That year I had taken a group of students from Cardinal Newman School, where I was full-time chaplain from 1975 to 1981, to Buckfast Abbey, and when I told the Abbot about the walking pilgrimages he invited us to make a pilgrimage there. Well, it seemed, and it was, a very long way, but also quite a challenge. Our route led along the wonderfully scenic, but also very hilly Dorset and Devon Coastal paths. The route was Arundel, Midhurst, East Meon, and Winchester (repeating the first three days of the First Canterbury pilgrimage) and then: Romsey, Fordingbridge, Blandford Forum, Dorchester, Burton Bradstock, Lyme Regis, Sidmouth, Exmouth, Chudleigh and Buckfast Abbey. It was a marvellous and most strenuous walk, and when we got there the Abbot said why hadn’t we come two years later when they were celebrating their centenary, so we decided we would!
The Sussex Pilgrimage, 1981
1981 was the year of St Wilfrid celebrating the 13th centenary of St Wilfrid’s landing at Selsey and bringing Christianity to the South Saxons. The churches of Sussex, in working out plans to celebrate the event together, invited us to organise an ecumenical pilgrimage that year. And so we did, and ever since, our pilgrimages have had an ecumenical nature. We decided that we would visit all the churches and schools in Sussex dedicated to St Wilfrid, which produced a great loop of a route all around Sussex. We began in Brighton (St Wilfrid’s CofE church). Then to Selsey (St Wilfrid’s RC church) via Church Norton where St Winifrid landed, and on to Bosham (where there is the earliest Christian Church in Sussex) and to Chichester (St Wilfrid's CofE church). Then via Pulborough and Cowfold, to St Wilfred’s Secondary School, Cowley. Then back to St Wilfred’s CofE church, Hayward’s Heath and via St Wilfrid’s RC church, Burgess Hill to Lewes. Then via St Wilfrid’s CofE church, Polegate to Michelham Priory, and via St Wilfrid’s RC church, Hailsham, to St Leonard’s. And finally by St Wilfrid’s church, Winchelsea Beach to Rye, where there was a splendid and most fitting ecumenical conclusion to the whole pilgrimage. Henceforth the pilgrimages were to continue as an ecumenical event, struggling with our differences, the continuing ban on inter-communion, but enjoying and learning the riches on one another’s heritages.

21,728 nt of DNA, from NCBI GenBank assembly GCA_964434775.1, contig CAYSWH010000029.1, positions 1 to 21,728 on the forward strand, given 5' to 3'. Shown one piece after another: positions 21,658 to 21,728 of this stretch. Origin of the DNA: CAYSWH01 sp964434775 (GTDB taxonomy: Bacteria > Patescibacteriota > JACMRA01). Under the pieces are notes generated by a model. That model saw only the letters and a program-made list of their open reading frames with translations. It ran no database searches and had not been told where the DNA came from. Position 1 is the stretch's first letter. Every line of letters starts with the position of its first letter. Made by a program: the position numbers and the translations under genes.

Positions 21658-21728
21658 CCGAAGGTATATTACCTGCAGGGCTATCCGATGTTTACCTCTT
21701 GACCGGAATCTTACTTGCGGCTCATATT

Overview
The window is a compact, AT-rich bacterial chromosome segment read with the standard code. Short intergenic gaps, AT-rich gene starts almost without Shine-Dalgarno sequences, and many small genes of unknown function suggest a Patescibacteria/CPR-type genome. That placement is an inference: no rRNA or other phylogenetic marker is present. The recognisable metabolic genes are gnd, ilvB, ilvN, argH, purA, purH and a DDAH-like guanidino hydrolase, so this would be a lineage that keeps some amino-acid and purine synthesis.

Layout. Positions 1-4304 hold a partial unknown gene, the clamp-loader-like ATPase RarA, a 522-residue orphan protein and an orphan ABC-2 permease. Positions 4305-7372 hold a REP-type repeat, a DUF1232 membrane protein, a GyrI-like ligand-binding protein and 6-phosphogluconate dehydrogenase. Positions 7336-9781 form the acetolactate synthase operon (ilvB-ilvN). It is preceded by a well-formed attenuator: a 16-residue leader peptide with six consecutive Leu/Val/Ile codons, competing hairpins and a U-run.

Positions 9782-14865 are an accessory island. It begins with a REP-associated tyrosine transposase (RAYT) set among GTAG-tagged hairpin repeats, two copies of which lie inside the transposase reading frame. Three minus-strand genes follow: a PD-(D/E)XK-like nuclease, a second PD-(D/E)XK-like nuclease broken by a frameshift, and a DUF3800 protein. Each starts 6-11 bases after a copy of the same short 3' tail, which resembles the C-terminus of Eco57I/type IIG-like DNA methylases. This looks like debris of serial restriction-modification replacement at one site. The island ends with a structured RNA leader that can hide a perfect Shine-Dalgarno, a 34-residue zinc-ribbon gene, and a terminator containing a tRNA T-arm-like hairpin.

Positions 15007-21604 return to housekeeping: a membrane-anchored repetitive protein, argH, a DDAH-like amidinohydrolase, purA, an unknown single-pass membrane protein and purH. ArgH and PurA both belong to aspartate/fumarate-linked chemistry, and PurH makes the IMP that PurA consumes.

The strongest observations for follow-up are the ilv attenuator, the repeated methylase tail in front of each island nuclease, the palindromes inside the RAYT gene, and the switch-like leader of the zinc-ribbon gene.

The Papal Pilgrimage, 1982
From the moment we heard that Pope John Paul II was to visit England we decided that we just had to walk to one of the events. We had plans for Canterbury, and for Roehampton, but eventually settled on the Wembley Stadium event. We devised a most interesting route through West London following the Grand Union Canal: Arundel, Pulborough, Horsham, Dorking, Weybridge, West Drayton, and Toyngton, near Wembley. This pilgrimage in the May sunshine was wonderful. Our final resting point was less that a mile from Wembley Stadium, and it was an irony that those who came up by coach for the day had to walk much further that we did, that day, although we had walked the whole way.
The Buckfast Centenary Pilgrimage, 1982
1982 was the year we walked two pilgrimages, as we responded to the Abbot of Buckfast’s invitation (challenge) to visit them again in their centenary year. We repeated the Dorset and Devon coast path second half of the route, but for the first part we devised a new route avoiding a few miles by getting a chartered boat to ferry us across the mouth of Southampton water. The route was: Arundel, Midhurst, Horndean, Fawley, Bransgore, Studland, Lulworth Dorchester, Bridport, Lyme Regis, Sidmouth, Exmouth, Chudleigh, Buckfast Abbey.